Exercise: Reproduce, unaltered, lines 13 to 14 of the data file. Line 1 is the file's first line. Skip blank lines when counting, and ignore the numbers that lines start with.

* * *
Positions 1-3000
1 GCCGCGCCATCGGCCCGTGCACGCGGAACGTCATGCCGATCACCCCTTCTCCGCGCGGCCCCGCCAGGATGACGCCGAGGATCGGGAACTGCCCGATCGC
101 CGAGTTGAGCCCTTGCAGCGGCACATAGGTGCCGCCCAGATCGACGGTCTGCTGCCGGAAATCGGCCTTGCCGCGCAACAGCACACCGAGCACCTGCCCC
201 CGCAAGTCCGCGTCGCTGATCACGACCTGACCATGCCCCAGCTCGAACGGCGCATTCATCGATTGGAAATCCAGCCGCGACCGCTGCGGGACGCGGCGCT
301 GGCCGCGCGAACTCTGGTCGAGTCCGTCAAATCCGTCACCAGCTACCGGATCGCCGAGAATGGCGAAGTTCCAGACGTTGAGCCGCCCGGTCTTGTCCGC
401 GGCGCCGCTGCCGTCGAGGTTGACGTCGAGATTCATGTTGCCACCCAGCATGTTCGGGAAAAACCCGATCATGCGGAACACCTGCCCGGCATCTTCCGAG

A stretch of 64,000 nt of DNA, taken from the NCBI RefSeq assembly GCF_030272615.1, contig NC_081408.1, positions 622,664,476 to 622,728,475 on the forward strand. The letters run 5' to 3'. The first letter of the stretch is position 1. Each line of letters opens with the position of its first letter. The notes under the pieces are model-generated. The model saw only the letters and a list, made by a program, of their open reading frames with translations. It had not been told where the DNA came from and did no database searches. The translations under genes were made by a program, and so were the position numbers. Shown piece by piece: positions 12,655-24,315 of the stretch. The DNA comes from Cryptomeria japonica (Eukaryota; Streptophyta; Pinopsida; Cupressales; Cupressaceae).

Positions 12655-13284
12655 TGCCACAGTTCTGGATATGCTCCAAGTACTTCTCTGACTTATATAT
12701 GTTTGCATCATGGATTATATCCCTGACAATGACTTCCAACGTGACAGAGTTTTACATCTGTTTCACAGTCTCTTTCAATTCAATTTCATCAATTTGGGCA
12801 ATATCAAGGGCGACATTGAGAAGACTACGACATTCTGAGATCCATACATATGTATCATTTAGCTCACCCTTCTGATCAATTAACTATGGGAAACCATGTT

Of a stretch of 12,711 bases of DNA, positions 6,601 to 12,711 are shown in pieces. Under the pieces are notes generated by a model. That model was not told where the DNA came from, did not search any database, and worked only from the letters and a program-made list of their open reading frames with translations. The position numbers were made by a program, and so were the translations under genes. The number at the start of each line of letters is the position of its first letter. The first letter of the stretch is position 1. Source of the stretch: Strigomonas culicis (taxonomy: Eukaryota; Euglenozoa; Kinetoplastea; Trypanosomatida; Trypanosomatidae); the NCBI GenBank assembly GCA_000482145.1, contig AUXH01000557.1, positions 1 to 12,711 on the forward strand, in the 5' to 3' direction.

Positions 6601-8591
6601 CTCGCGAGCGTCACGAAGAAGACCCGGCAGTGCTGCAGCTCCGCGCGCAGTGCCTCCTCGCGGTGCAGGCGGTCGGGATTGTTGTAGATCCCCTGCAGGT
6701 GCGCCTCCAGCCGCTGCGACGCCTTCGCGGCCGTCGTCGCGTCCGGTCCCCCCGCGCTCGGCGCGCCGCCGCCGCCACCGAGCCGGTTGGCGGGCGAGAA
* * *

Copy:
Positions 6601-8591
6601 CTCGCGAGCGTCACGAAGAAGACCCGGCAGTGCTGCAGCTCCGCGCGCAGTGCCTCCTCGCGGTGCAGGCGGTCGGGATTGTTGTAGATCCCCTGCAGGT